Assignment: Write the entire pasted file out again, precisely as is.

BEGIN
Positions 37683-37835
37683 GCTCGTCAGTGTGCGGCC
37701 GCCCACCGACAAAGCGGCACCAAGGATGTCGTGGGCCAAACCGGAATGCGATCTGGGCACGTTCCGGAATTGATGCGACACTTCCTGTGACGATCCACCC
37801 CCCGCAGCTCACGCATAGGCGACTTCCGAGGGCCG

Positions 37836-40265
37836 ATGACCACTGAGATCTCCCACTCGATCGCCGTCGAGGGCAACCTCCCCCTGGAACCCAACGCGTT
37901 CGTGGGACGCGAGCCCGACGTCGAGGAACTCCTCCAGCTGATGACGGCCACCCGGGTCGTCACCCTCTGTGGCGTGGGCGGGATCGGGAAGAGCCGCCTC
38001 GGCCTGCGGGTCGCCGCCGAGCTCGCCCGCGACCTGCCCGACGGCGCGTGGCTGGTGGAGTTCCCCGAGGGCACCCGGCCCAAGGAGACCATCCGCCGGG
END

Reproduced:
Positions 37683-37835
37683 GCTCGTCAGTGTGCGGCC
37701 GCCCACCGACAAAGCGGCACCAAGGATGTCGTGGGCCAAACCGGAATGCGATCTGGGCACGTTCCGGAATTGATGCGACACTTCCTGTGACGATCCACCC
37801 CCCGCAGCTCACGCATAGGCGACTTCCGAGGGCCG

Positions 37836-40265
37836 ATGACCACTGAGATCTCCCACTCGATCGCCGTCGAGGGCAACCTCCCCCTGGAACCCAACGCGTT
37901 CGTGGGACGCGAGCCCGACGTCGAGGAACTCCTCCAGCTGATGACGGCCACCCGGGTCGTCACCCTCTGTGGCGTGGGCGGGATCGGGAAGAGCCGCCTC
38001 GGCCTGCGGGTCGCCGCCGAGCTCGCCCGCGACCTGCCCGACGGCGCGTGGCTGGTGGAGTTCCCCGAGGGCACCCGGCCCAAGGAGACCATCCGCCGGG